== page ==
Let's Talk: Cooking with Kids
I’m so looking forward to our chat today! Just like last time, I’ve been wanting to pull up a chair and talk with you about cooking with kids for a long time. Today’s the day.

To begin, I’ve recruited help from Reyna, one of my favorite people in all the world. She’s talented and funny and amazing and happens to be mom to six wonderful kiddos. Not only that, but she is a crazy good cook and years ago served me one of the best lunches I’ve ever eaten in all my life. In a minute, I’m going to give you some details on this really cool vlog she created that includes a brand new segment completely dedicated to cooking with kids.

First, though, I want to talk about how my kids cook with me.

It should come as no surprise that I’m a bit of a control freak in all things…well, life-related. For a long time when my kids were super little, it was easiest to do all the cooking myself (but hard, too, if you know what it means to have three toddlers clinging to legs and arms at every possible minute of the day). Several years ago, I decided I was going to have to relax a bit and let my kids help me in the kitchen. Because I spend so much time there, I wanted it to become a family affair and over the years, we’ve developed a pretty darn good system for cooking together.Let's Talk: Cooking with Kids

Any time I’m in the kitchen and I have kids at home, I can guarantee at least one, if not more, will come bounding in asking if they can help. That may or may not be because they usually get to snitch an ingredient here and there but whatever, I’ll take it. I used to cringe at the thought of having them help and instantly think: messy! Inefficient! Not enough patience! Noooooo!

But I’ve learned that because I want my kids to learn how to cook and also because I kind of like the little dudes, no matter what I’m doing or making, there’s always something they can do to help. Plus, one of the main (huge, epic) benefits of the kids helping is that it has made them even more adventurous eaters. If they’ve been in charge of making the avocado lime dressing or shelling the shrimp or cutting up the leeks, chances are, they’re going to eat it at dinner even if it’s just a matter of pride.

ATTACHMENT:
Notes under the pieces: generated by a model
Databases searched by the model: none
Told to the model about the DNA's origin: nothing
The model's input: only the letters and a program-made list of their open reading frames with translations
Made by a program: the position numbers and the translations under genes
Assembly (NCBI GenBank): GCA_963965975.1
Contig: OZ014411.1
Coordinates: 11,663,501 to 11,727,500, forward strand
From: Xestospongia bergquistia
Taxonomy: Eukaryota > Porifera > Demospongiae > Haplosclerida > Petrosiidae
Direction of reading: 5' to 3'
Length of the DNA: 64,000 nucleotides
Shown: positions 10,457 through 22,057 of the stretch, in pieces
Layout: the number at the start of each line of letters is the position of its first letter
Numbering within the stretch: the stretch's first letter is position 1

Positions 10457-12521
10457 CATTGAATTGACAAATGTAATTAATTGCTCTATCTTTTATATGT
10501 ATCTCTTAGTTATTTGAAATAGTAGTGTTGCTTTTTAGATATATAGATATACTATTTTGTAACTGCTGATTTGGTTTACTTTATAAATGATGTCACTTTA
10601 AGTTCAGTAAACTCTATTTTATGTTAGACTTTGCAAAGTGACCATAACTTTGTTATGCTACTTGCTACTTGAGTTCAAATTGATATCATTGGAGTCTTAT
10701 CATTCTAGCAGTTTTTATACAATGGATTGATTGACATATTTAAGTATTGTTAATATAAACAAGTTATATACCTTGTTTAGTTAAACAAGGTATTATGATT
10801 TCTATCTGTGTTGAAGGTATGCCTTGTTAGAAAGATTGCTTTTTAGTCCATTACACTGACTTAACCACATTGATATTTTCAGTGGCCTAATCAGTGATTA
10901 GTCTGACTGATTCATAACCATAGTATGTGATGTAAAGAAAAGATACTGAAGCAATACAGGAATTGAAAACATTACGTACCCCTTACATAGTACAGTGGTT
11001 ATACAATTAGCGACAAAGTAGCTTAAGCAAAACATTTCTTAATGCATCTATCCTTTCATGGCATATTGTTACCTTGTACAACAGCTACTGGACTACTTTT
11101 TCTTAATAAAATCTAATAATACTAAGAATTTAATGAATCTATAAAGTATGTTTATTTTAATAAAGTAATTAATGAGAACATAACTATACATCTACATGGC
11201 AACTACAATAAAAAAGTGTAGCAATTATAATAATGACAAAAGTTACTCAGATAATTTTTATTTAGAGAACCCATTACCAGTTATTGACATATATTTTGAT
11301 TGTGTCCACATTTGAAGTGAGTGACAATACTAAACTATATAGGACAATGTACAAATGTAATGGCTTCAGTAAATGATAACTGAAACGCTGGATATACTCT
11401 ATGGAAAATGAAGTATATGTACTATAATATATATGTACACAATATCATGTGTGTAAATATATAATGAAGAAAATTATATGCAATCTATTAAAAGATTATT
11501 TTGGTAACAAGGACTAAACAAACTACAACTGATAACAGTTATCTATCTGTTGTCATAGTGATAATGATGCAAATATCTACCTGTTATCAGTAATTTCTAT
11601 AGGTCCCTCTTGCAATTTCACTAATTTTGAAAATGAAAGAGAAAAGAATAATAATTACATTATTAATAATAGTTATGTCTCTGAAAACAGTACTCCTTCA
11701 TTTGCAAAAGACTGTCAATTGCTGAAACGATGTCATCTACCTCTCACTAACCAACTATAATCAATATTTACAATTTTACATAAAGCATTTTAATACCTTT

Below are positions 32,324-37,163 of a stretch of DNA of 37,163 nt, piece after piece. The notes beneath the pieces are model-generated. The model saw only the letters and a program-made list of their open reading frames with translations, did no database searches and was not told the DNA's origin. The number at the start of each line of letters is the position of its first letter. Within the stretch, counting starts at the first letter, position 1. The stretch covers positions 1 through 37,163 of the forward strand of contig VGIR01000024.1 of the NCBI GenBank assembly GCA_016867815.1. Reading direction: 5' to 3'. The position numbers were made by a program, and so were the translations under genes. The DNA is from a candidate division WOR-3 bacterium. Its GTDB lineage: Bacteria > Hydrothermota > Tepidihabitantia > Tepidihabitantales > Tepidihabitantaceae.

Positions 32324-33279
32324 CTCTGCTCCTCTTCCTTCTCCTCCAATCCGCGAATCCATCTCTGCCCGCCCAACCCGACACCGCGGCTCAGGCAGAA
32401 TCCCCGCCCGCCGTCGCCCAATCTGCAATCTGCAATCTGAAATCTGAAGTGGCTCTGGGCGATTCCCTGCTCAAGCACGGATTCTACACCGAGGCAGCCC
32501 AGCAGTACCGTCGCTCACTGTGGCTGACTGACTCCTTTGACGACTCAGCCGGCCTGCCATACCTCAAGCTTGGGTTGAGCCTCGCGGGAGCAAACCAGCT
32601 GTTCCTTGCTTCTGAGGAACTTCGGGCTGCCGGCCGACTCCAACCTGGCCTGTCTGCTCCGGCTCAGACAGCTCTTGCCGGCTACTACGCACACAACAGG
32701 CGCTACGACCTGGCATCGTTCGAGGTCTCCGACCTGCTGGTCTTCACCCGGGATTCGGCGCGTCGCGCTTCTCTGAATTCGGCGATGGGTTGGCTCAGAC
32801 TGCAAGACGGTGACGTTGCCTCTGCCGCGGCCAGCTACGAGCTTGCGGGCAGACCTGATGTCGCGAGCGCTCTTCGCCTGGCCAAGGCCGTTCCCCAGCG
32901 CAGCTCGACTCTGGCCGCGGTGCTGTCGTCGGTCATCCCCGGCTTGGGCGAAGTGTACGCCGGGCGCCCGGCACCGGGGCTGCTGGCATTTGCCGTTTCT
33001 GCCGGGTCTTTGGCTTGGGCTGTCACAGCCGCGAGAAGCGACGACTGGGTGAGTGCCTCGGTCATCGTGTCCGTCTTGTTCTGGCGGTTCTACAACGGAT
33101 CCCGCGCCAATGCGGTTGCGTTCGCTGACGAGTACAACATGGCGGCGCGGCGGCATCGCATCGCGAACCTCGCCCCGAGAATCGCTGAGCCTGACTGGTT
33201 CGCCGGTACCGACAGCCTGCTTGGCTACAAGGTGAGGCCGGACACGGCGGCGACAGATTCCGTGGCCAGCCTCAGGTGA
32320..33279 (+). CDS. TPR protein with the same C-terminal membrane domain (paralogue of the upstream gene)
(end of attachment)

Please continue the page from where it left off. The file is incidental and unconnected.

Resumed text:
Here are a few of the things I commonly delegate to the kids:

Grating cheese: I have one of these old-fashioned box graters that is sturdy enough so it doesn’t topple over easily.

Opening cans: I’ve had this can opener for years and years and years (I bought it for about double that price on Amazon a long time ago at a specialty cooking store) and I can’t say enough good about it; if one could be in love with a can opener, this would be it – it doesn’t get rusty and hard to turn so it’s very, very easy for my kids to use.
Let's Talk: Cooking with Kids

Pouring: this is a task especially great for my 3-year old; she holds the measuring spoon and I pour in the vanilla or soy sauce or whatever – also she can pretty easily pour ingredients from a large measuring cup into a bowl.
Let's Talk: Cooking with Kids

Whisking and Stirring: yes, the powdered sugar sometimes flies all over the kitchen but it’s a small price to pay for free labor.

Cutting and Slicing Ingredients: I think this is the task scariest to pass on to kids. I wait until my boys have pretty steady fine motor control before telling them to slice it up like they are in Kitchen Stadium. I start them out cutting really soft ingredients like olives, grapes, cheese, avocados, cherry tomatoes, chicken. My 6-year old on up can manage those tasks but I leave the hard chopping (like carrots and herbs and such) for my 9- and 11-year old. I never leave them alone while they are chopping and always remind them to get their other fingers out of the way. Over the years, we’ve had one or two cut fingers – nothing that has required an emergency room, thank goodness – but they have learned quickly how to wield the little cutting knife. Speaking of knives, I don’t let them go to town with my huge Santoku knife. Instead they use either this small Komachi knife, or my favorite is this inexpensive little serrated Victorinox knife (I had one for years – lost it in a move and a sweet friend recently gave me a new one; if you have a Cash and Carry locally look there!) – it’s honestly the greatest knife for my kids to use.
Let's Talk: Cooking with Kids

Zesting: this might be the one the kids fight over the most. For some reason, using the microplane/rasp grater (indispensable tool in my kitchen) to zest oranges, lemons or limes or to grate frozen ginger pieces is a coveted task. Of course, what’s not pictured below is how two seconds after the picture was taken, the orange slipped out of Cade’s hands and tipped over the measuring cup sending my soy sauce dressing everywhere. Lesson learned: have child zest orange onto plate or paper towel instead of over the bowl.
Let's Talk: Cooking with Kids